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Youngsters moving to top of All-Star voting totals

by Adam Kimelman /
There won't be a YoungStars event at the 2011 All-Star Game presented by Discover, but there certainly will be a ton of young stars at the event.

One common theme in the most recent edition of fan balloting released Tuesday is the relative youth of the players receiving the most votes.

Of the top five goaltenders, three of them are age 25 or younger. Of the top 10 defensemen, five are 25 or younger, and of the top 10 forwards, a remarkable eight are 25 or younger.

In fact, the top three in overall voting -- the Penguins' Sidney Crosby and Kris Letang and the Canadiens' Carey Price -- are just 23 years old.

It certainly doesn't hurt Crosby that he leads the League with 27 goals and 57 points, and has at least a point in 21 straight games. Or that Letang is second in scoring among defensemen with 29 points. Or that Price leads the League with 18 wins.

"Our fans have clearly taken notice and are appreciating their effort," said NHL Vice President of Hockey and Business Development Brendan Shanahan, who played in the first of his eight All-Star Games at age 25. "It speaks well to the future of the game."

The forward spot is where the age gap comes into the play the most. The oldest of the top five is 24-year-old Evgeni Malkin of the Penguins, who ranks third. After Crosby is the Blackhawks' Jonathan Toews, 22; Malkin; 20-year-old Steven Stamkos of the Lightning and 22-year-old Patrick Kane of the Blackhawks. The oldest players in the top 10 are the Canadiens' Michael Cammalleri and Tomas Plekanec, both of whom are 28.

The first forward in the 30-or-older category is the Red Wings' Pavel Datsyuk, 32, who is 11th, just ahead of 33-year-old Danny Briere of the Flyers, 31-year-old Marian Hossa of the Blackhawks, 31-year-old Brian Gionta of the Canadiens, and 30-year-old Henrik Zetterberg of the Red Wings.

In goal, the Penguins' Marc-Andre Fleury just missed hitting the 25-and-under category -- he turned 26 on Nov. 28 -- but that leaves 22-year-old Flyers rookie Sergei Bobrovsky and the Blues' 25-year-old Jaroslav Halak in the youth movement.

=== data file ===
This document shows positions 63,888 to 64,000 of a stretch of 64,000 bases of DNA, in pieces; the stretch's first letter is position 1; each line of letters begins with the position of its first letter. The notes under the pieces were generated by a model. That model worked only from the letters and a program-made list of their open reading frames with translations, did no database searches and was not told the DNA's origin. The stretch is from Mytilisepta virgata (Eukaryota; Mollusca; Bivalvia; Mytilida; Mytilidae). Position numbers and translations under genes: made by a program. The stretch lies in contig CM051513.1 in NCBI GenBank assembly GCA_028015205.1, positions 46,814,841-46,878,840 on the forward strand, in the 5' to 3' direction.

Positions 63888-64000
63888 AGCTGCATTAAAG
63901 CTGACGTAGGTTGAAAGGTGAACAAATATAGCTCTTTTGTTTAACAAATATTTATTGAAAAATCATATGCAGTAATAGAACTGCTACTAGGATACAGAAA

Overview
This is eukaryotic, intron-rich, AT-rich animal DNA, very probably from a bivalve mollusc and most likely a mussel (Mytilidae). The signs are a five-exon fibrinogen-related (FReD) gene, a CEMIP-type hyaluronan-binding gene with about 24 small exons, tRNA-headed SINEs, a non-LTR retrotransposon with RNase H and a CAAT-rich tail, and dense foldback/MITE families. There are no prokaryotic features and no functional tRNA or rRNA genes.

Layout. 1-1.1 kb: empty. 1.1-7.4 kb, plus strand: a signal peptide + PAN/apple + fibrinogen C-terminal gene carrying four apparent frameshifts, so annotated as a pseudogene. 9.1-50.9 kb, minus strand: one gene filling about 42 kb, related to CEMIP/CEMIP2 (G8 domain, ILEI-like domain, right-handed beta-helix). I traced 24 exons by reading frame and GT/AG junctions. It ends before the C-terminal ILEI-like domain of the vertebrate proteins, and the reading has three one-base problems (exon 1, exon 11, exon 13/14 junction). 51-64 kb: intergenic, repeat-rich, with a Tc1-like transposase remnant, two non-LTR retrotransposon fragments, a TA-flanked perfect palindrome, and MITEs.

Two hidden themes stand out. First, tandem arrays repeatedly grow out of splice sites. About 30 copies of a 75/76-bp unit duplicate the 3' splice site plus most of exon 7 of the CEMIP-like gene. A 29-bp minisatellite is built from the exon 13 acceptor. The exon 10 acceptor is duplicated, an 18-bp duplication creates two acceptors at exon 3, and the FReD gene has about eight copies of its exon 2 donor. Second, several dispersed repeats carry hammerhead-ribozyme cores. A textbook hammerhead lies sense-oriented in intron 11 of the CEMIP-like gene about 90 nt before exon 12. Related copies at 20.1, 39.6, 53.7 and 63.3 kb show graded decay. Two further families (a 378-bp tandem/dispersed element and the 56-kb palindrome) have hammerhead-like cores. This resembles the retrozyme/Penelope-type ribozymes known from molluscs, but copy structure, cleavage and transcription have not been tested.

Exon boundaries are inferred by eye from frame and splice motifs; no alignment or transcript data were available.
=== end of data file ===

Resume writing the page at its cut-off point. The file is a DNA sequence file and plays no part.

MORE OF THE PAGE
The only player older than 30 in the top five is the Bruins' 36-year-old Tim Thomas, who is fourth. After Thomas, the next over-30 player is the Sabres' Ryan Miller, who ranks seventh, and the Canucks' 31-year-old Roberto Luongo, who is 10th.

The one place older players have done the best is on defense. While five of the top-10 in voting are 25 or younger, four are 35 or older. Leading the graybeards is the Flyers' 36-year-old Chris Pronger, who ranks third. Just behind him is 40-year-old Red Wing Nicklas Lidstrom and 35-year-old Flyer Kimmo Timonen. The Red Wings' Brian Rafalski, 37, is 10th.

Between that foursome, there are seven Norris trophies, a Hart Trophy and eight Stanley Cups -- quite a trophy case.

Bracketing Timonen and Rafalski, however, are four members of the youth brigade -- the Blackhawks' Brent Seabrook, 25; Canadiens rookie P.K. Subban, 21; the Kings' Drew Doughty, 21; and the Thrashers' Dustin Byfuglien, 25.

That youthful foursome includes a pair of Stanley Cup champions, a Norris Trophy finalist and a very promising rookie. So while they might not have the hardware of their brethren, they certainly have earned their popularity.

Contact Adam Kimelman at
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